I took that fearsome cancer dragon and I turned it into something to live with. I didn’t do it alone. I have a great circle of friends who went with me to the biopsy and doctor appointments and pre-op and post-op…. They sent positive thoughts and showed they cared and they also knew when I just needed to be alone. I have a highly trained surgeon and oncologists and lab techs and nurses and even a nurse navigator assigned by the hospital. I work for a company that provides me with great insurance so I don’t have to worry about paying for all this wonderful medical care and the frequent screenings I will have in the future.

I am so lucky in so many ways. They caught my cancer early, I have wonderful friends, I asked questions and went back for additional screening after the initial false negative, and I have access to medical care many in this country can’t afford – though many more will get the care they need as more and more ObamaCare provisions are enacted.

You too can be lucky – take charge of your own life. Ask questions, take action, and be your own best advocate. Schedule your mammogram. Fight like a girl. Love your friends. Ask questions. Befriend your dragons. Help someone in need. Thank those who help you. Do, be, live, love, grow, change. And never give up.


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Curing Cancer with Donations

It’s natural to want to donate to something, to offer to help “fix things” when someone is sick or injured. But how do you pick who gets your time or money? Do you give to a local charity? One of the big names? Something directly related to and as specific as possible to the illness? Something general? I don’t think there’s any one good answer. Before you donate to anything, check them out on an independent site like Charity Navigator or Charity Watch. Make sure you search on the exact name as there are many look-a-like groups and some of them are completely bogus or donate just a tiny fraction of what they raise to their supposed cause.

KeepCalmAndFightCancer

Since my breast cancer diagnosis a few weeks ago I have relied heavily on a handful of sites. The big medical ones are the Mayo Clinic, American Cancer Society, and the National Cancer Institute. The first two do accept donations. I also got some great BRCA information from FORCE aka Facing Our Risk of Cancer Empowered. Another organization that has been incredibly helpful is Caring Bridge. They allow me to keep everyone updated from a central location. They rely on donations to help power the servers and run their website. From my past political experience (and as a Planned Parenthood Votes Northwest board member) I can highly recommend Planned Parenthood as a group to support in the fight against breast cancer. They provide funding for many women who otherwise wouldn’t be able to get a mammogram or other health screenings. Idaho is dead last in breast cancer screenings so that is clearly an area for improvement here. Again, Planned Parenthood of the Great Northwest can help as they offer funding for Idaho women who need screening.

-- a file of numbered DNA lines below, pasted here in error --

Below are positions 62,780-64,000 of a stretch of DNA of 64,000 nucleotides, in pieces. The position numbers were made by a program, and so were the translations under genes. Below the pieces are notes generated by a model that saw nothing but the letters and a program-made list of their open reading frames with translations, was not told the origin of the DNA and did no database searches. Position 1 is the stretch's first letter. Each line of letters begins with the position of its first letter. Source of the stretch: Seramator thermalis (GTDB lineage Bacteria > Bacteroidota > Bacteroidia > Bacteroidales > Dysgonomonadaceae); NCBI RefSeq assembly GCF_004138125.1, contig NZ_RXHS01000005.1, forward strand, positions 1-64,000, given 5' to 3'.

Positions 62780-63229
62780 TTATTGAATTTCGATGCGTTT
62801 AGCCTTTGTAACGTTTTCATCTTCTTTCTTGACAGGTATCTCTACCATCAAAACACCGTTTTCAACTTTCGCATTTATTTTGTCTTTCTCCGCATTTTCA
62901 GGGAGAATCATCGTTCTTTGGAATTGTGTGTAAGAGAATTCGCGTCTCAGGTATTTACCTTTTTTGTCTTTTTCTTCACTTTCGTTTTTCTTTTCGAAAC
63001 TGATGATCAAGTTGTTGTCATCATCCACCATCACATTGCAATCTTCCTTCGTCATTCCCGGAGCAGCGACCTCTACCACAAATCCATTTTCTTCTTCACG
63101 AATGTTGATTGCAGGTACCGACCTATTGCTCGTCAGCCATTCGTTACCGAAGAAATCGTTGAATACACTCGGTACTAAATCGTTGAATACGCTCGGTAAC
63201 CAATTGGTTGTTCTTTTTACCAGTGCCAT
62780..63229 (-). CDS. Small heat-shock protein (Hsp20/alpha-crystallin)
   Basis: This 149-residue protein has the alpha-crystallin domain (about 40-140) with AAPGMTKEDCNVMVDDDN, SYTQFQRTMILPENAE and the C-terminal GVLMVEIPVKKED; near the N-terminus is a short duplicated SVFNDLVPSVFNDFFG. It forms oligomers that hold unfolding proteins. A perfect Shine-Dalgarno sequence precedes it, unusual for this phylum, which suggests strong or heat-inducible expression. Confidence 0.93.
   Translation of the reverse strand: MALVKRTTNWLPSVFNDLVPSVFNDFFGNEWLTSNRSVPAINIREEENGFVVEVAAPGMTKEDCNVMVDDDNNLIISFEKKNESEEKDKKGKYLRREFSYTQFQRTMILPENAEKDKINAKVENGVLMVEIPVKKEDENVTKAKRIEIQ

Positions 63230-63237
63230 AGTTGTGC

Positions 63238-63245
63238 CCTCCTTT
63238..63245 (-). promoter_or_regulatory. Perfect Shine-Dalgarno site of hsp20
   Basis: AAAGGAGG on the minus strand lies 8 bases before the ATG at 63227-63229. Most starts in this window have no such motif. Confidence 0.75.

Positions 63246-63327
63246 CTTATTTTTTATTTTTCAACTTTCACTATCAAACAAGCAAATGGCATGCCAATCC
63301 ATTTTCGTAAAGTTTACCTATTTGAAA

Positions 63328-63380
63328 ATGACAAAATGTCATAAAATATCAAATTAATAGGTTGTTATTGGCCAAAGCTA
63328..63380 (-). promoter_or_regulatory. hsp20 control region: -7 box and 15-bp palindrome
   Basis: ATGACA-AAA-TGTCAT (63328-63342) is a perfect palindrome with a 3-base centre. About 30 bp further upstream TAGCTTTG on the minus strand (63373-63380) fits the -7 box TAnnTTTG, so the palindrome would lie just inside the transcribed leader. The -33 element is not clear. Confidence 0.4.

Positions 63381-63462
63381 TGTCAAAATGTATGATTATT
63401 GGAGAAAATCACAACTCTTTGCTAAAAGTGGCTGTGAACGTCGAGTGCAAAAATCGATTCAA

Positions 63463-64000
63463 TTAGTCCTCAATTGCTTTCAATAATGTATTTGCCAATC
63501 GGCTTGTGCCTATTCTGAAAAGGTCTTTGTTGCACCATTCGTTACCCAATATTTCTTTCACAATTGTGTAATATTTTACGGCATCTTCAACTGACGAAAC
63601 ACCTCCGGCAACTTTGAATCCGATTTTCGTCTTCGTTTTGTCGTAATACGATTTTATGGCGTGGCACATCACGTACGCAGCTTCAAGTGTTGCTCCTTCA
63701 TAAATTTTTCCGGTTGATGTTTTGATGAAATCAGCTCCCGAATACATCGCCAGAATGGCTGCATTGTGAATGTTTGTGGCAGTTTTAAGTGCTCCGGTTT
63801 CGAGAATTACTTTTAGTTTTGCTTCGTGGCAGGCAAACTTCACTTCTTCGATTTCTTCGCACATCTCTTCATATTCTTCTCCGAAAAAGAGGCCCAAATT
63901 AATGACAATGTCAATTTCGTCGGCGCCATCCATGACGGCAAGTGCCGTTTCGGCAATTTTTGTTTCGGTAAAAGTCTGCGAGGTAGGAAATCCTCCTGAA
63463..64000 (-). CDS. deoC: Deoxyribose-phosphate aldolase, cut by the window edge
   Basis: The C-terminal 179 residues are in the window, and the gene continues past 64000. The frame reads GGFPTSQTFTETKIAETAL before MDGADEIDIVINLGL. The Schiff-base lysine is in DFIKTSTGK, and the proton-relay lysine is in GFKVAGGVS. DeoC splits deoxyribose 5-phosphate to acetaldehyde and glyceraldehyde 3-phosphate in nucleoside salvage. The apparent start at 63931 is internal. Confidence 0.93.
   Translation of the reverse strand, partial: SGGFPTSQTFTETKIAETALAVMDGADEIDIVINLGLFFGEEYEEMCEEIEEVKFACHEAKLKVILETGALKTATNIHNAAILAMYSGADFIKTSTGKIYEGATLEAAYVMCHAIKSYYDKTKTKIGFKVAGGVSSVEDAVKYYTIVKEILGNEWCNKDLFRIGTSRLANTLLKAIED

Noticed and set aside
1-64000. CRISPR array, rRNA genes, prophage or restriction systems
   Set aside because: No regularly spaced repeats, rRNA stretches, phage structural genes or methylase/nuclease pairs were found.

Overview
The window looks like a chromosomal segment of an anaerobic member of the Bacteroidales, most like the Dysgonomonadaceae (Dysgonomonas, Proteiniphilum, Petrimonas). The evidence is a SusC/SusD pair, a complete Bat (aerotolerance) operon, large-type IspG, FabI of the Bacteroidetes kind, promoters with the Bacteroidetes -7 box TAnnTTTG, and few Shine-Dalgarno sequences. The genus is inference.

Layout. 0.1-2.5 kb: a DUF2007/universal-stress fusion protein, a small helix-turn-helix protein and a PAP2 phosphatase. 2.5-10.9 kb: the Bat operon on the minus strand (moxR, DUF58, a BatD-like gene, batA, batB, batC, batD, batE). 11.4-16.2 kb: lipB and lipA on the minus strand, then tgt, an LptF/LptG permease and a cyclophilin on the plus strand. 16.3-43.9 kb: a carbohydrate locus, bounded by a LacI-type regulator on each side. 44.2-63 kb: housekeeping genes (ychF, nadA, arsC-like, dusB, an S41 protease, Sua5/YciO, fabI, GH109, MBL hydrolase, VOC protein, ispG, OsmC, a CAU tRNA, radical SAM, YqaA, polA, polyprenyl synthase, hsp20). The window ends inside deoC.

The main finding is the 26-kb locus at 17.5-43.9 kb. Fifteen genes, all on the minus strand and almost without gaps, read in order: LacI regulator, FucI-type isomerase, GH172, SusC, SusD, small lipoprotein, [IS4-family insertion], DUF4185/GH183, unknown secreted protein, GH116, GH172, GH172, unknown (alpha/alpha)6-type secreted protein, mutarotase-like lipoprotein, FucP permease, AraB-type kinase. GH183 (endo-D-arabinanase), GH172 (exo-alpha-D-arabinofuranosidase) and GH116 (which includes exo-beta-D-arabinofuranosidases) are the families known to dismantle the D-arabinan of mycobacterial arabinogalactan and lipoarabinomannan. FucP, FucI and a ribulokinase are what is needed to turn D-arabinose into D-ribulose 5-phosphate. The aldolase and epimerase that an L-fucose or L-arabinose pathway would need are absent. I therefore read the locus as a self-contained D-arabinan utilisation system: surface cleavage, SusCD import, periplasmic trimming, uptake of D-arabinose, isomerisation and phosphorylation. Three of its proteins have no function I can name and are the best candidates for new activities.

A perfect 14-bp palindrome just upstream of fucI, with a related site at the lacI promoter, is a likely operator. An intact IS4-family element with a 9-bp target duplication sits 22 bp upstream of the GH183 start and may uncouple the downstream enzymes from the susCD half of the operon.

One group I do NOT directly support is Susan G. Komen. Not only did they recently falsely claim a long disproven link between abortion and breast cancer but they have some questionable practices related to prosecuting other groups that use “for the Cure” in their own fundraising efforts. They did quickly restore their funding to Planned Parenthood but the damage they did with their misinformation is long lasting.

There are other groups out there that aren’t doing research or treatment but that add a lot to the lives of those fighting cancer. For example, there are groups that provide free house cleaning for people going through chemo or other debilitating treatments, free scarves, hats, or wigs for people with hair loss from chemo, and low cost or free get-aways like weekends at a cabin or fishing trips. Many of these groups are too small to be rated by the charity rating organizations so find something local and ask around.

I won’t tell you who to donate to, but I do suggest you do your research and choose something you really care about. It seems likely you’ll have more impact with a donation to a smaller organization. Right now I’m thinking I may be donating more to the groups that provide screening and offer support during and after diagnosis and treatment. You may also want to think about a random act of kindness to someone in need.